Two years have passed since the ferocious battle for Hinzerhaus Fortress on Jago. The Tanith First and Only won a famous victory, but only at a horrendous cost in lives. Battered and bleeding, the Tanith First finally won a respite, being rotated back to sector HQ on Balhaut for a well-earned rest after ten years on the front lines.
However, two years of inaction has led to problems with discipline, training and morale. In the midst of these problems, Colonel-Commissar Ibram Gaunt is summoned to a clandestine meeting. An agent of the archenemy has been taken prisoner and wants to give up valuable intelligence...but the Blood Pact have been sent to silence him by any means necessary.
Blood Pact is the twelfth novel in the Gaunt's Ghosts series and marks the beginning of the fourth distinct story arc in the series, "The Victory". The opening of the book feels like Dan Abnett is taking a deep breath after the mayhem of the previous novels, which featured some of the bloodiest and most frenzied battles in the series to date, but it's not too long before the action kicks in again. Blood Pact is a short novel taking place over one single night and morning of carnage as the Blood Pact - the Ghosts' sworn rivals - arrive to carry out a suicide assassination task, succeed in splitting up the Ghosts and also take advantage of internal divisions as the Ghosts find themselves still under suspicion from the Inquisition about their mission to the Chaos-tainted world of Gereon years earlier.
As usual with a Gaunt's Ghosts novel, the pace is blistering, the action is superbly-handled and the characterisation shines. Gaunt's return to the world where he lost his former command but gained a new one adds new shades to his character. Background Ghosts nicely come to the fore, such as Maggs, whilst we touch base with a few key Ghosts who've been lower in profile in the preceding books. However, Blood Pact does feel like a lesser entry in the series. Perhaps it's due to the increasing frequency between novels (Blood Pact was released in 2009 and one more book, Salvation's Reach, in 2011 with nothing since), but Blood Pact feels a little like too much set-up at a moment in the series when it feels like it should be perhaps more decisively moving towards a conclusion. This can be seen in the fact that while a few key characters get a lot of time in the sun, numerous other Ghosts (including many who played key roles in the preceding few books) suddenly drop into the background. If Gaunt's Ghosts was a TV series (and we can but hope), this is the relatively low-key opening to a new season which is reacquainting you with all the characters before the big storylines kick in.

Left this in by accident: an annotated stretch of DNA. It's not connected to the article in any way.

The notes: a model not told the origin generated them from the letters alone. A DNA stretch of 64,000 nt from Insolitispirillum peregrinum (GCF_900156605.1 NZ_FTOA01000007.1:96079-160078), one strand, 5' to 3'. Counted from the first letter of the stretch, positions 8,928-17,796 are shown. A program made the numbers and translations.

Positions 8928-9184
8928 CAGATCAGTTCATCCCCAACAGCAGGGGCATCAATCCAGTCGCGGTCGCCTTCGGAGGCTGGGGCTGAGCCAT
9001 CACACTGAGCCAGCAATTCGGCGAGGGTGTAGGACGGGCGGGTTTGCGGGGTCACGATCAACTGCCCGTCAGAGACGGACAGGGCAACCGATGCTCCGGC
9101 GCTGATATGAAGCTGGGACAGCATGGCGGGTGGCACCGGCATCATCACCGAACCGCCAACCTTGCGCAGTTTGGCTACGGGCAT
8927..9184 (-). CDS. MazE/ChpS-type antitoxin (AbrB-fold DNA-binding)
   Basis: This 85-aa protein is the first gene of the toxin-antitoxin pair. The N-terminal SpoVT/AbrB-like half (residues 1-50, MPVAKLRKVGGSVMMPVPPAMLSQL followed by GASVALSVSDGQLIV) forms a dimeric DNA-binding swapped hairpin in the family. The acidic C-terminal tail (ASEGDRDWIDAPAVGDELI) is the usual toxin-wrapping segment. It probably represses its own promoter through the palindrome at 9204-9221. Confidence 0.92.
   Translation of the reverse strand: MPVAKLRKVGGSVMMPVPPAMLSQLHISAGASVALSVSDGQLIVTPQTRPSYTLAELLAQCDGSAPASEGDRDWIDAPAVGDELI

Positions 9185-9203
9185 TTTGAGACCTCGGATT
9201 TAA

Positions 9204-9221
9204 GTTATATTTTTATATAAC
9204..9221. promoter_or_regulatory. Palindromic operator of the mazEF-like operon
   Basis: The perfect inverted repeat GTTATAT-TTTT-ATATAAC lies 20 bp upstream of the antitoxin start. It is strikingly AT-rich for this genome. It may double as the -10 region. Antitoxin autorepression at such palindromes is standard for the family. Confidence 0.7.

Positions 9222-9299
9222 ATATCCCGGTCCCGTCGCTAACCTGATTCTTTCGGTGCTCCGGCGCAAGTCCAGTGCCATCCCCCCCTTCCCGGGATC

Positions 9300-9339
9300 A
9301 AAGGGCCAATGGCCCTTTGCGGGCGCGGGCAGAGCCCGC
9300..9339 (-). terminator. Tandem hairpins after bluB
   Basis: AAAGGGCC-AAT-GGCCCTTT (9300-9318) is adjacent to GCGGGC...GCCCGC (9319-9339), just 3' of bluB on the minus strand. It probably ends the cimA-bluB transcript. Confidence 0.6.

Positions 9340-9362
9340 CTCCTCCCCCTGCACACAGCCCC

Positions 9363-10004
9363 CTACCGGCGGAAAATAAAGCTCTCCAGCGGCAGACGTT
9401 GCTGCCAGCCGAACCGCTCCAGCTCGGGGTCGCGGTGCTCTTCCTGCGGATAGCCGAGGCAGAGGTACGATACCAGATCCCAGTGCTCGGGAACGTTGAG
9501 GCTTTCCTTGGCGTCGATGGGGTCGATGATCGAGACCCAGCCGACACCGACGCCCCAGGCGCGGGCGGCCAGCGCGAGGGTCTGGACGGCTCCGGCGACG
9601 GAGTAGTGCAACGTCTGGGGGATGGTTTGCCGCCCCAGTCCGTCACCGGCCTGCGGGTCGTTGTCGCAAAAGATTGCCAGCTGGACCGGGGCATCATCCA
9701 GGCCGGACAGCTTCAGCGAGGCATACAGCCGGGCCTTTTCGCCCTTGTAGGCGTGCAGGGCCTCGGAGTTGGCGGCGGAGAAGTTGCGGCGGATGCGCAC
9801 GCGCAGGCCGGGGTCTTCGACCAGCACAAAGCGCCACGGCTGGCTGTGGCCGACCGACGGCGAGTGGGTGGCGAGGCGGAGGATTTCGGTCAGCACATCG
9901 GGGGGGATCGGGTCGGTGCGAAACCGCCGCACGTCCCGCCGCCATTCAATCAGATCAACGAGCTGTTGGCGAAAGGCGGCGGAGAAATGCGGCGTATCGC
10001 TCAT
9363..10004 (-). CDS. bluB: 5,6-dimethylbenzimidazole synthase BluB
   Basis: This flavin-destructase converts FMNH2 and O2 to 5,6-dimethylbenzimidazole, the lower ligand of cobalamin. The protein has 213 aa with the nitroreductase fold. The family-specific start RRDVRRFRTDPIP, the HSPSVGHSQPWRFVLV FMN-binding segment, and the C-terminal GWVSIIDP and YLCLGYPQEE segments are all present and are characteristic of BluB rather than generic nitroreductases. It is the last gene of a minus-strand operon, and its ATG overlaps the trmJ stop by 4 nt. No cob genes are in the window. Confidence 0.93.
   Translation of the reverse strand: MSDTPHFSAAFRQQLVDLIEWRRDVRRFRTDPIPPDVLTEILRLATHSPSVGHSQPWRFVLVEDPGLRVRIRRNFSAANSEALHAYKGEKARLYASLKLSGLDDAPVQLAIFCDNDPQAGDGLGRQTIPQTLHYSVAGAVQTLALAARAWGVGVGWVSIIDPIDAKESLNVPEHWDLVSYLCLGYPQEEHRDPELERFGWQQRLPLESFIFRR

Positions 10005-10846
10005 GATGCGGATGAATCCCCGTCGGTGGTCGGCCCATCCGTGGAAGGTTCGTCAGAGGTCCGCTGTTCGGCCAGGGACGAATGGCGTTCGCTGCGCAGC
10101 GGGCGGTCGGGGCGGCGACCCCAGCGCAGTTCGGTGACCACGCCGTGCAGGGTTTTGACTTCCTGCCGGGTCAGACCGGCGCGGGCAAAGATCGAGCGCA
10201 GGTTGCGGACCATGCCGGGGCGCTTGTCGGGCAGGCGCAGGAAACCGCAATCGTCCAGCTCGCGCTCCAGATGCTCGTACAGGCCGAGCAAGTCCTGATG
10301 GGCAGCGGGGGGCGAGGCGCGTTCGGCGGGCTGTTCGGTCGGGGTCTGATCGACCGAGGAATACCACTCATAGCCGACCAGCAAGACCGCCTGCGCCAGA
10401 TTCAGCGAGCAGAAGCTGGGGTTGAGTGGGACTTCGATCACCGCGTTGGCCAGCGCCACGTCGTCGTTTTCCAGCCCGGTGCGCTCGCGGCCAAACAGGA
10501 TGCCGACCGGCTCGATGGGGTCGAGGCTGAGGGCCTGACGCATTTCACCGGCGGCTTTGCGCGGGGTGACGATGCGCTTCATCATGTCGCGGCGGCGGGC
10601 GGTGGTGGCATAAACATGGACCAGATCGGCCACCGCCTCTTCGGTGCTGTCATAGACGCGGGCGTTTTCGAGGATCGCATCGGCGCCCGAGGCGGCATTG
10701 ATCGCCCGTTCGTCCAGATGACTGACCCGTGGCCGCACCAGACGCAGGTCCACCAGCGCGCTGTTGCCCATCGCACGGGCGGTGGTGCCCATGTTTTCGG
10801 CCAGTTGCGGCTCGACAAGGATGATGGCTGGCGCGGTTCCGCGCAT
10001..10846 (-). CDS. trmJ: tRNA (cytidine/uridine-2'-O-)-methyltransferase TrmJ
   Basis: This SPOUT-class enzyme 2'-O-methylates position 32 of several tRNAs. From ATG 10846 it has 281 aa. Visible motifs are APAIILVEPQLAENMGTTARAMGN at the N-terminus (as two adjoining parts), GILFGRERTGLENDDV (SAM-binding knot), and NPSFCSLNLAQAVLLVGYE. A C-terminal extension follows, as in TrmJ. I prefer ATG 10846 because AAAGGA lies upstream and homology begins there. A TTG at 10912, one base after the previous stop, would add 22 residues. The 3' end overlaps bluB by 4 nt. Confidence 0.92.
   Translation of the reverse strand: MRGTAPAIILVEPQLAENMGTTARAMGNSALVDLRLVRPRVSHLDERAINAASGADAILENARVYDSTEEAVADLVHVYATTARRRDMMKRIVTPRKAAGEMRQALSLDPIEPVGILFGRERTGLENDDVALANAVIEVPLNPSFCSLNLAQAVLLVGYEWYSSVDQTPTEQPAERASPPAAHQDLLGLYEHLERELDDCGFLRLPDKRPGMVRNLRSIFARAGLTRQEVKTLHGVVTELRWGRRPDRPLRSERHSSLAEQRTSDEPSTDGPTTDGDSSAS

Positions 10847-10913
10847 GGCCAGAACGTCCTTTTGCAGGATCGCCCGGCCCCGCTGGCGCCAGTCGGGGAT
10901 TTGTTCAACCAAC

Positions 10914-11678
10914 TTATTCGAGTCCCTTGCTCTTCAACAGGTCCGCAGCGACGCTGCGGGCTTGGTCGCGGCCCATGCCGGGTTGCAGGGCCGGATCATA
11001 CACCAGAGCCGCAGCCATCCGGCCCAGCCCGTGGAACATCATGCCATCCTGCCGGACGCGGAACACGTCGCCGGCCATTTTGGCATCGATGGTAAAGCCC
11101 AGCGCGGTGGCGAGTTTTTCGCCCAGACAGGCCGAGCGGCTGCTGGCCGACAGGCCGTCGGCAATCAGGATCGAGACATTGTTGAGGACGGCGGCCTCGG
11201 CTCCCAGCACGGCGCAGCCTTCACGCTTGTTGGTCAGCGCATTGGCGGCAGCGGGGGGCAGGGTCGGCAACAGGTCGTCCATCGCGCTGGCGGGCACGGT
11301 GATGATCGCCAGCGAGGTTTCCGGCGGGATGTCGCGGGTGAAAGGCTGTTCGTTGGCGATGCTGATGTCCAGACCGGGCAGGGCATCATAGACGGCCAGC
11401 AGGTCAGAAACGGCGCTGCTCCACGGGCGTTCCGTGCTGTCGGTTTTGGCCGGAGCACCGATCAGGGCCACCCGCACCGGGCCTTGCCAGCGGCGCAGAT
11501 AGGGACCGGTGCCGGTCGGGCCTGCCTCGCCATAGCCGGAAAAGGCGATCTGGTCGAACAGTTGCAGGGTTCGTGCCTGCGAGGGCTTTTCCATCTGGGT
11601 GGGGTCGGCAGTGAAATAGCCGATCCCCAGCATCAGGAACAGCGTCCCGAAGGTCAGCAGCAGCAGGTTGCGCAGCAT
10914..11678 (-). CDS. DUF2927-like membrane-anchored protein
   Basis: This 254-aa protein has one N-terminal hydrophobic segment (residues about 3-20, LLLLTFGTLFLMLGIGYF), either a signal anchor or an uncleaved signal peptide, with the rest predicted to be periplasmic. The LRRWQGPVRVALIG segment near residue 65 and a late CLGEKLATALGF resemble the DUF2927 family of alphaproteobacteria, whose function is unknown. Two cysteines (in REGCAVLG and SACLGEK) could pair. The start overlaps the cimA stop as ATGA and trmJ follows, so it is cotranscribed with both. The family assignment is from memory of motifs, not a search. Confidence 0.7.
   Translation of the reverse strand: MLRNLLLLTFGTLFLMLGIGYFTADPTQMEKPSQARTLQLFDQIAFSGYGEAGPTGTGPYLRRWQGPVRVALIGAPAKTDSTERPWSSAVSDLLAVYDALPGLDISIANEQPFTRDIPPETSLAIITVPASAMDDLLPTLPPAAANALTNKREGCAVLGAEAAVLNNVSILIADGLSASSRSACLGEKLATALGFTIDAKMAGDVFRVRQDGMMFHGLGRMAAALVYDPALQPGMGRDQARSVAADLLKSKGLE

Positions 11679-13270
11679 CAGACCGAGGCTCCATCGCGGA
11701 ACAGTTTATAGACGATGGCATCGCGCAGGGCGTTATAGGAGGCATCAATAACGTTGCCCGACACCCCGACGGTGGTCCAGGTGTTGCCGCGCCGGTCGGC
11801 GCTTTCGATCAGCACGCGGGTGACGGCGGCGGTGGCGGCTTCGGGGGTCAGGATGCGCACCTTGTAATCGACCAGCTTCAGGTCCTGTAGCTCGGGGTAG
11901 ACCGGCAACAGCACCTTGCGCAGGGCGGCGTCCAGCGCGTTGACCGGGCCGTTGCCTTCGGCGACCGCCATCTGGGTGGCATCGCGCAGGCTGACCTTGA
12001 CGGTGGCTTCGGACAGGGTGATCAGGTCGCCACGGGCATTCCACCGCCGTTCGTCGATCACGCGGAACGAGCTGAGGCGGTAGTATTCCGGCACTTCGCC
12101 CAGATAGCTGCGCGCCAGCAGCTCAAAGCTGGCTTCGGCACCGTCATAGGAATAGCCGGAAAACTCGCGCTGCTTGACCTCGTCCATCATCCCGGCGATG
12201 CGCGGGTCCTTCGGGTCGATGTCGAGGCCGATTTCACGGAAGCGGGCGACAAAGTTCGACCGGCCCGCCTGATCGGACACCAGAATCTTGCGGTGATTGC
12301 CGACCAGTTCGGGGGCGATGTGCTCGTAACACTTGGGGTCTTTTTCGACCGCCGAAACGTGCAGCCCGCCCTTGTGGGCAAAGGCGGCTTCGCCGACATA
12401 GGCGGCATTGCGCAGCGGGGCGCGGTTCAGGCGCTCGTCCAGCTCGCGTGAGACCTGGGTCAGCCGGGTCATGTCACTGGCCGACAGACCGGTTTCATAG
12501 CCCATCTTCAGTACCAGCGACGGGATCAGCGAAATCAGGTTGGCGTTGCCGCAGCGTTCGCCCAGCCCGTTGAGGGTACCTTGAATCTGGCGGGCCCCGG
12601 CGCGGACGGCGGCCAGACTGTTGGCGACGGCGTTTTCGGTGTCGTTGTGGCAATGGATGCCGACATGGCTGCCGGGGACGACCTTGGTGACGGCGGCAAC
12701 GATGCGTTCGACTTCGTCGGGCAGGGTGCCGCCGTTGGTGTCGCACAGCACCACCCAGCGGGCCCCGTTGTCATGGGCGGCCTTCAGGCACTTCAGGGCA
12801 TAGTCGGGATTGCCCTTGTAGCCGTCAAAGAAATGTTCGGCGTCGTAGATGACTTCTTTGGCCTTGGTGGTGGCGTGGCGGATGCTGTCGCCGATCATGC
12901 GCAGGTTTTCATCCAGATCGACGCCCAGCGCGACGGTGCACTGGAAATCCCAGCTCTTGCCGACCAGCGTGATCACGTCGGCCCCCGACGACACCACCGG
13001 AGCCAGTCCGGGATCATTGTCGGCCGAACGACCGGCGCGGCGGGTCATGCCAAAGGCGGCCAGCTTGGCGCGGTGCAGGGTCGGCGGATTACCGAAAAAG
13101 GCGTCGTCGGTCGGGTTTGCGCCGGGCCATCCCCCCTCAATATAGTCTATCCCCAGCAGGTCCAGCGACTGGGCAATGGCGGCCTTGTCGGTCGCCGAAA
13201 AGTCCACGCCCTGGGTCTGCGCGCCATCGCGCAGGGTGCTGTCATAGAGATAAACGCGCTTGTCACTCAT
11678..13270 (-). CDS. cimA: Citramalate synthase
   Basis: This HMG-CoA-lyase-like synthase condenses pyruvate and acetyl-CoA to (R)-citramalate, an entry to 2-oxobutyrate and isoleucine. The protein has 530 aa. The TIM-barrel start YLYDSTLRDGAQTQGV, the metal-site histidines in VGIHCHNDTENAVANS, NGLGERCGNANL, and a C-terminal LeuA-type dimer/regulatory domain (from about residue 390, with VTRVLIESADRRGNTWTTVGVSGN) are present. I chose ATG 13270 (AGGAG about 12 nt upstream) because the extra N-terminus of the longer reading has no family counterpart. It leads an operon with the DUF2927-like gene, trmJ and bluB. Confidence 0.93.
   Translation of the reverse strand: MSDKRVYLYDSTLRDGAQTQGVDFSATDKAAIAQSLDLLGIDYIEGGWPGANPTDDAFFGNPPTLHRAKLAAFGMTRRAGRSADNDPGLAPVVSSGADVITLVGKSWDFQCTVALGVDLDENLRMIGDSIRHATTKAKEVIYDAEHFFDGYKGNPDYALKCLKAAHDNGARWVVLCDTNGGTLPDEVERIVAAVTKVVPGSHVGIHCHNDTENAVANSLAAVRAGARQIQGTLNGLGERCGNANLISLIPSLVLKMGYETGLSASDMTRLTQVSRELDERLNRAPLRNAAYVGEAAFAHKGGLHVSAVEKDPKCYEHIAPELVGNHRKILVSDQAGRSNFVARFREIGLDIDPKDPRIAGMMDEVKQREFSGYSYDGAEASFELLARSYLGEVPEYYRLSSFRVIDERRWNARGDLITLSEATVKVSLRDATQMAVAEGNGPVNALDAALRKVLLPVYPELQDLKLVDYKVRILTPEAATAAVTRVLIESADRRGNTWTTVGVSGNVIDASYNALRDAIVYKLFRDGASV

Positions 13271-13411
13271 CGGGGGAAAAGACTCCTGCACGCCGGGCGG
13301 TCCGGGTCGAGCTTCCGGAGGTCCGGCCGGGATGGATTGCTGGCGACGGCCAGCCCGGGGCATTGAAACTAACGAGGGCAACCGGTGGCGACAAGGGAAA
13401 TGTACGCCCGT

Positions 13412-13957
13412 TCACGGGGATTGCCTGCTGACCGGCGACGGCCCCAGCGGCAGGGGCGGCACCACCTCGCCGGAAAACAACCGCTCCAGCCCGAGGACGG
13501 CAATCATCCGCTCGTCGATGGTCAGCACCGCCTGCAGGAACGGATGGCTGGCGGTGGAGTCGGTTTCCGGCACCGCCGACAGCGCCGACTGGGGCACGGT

On that basis, Blood Pact (***½) does a good job of setting up its immediate sequel, Salvation Reach, and tells a rollicking good action story. Not one of the best books in the series, but still an effortlessly enjoyable slice of military SF from the best author in the subgenre. If you want to read the book, Blood Pact is currently only available as an ebook from the Black Library direct. However, the entire series is being rolled out in new editions, so it should be back in paperback in a few months.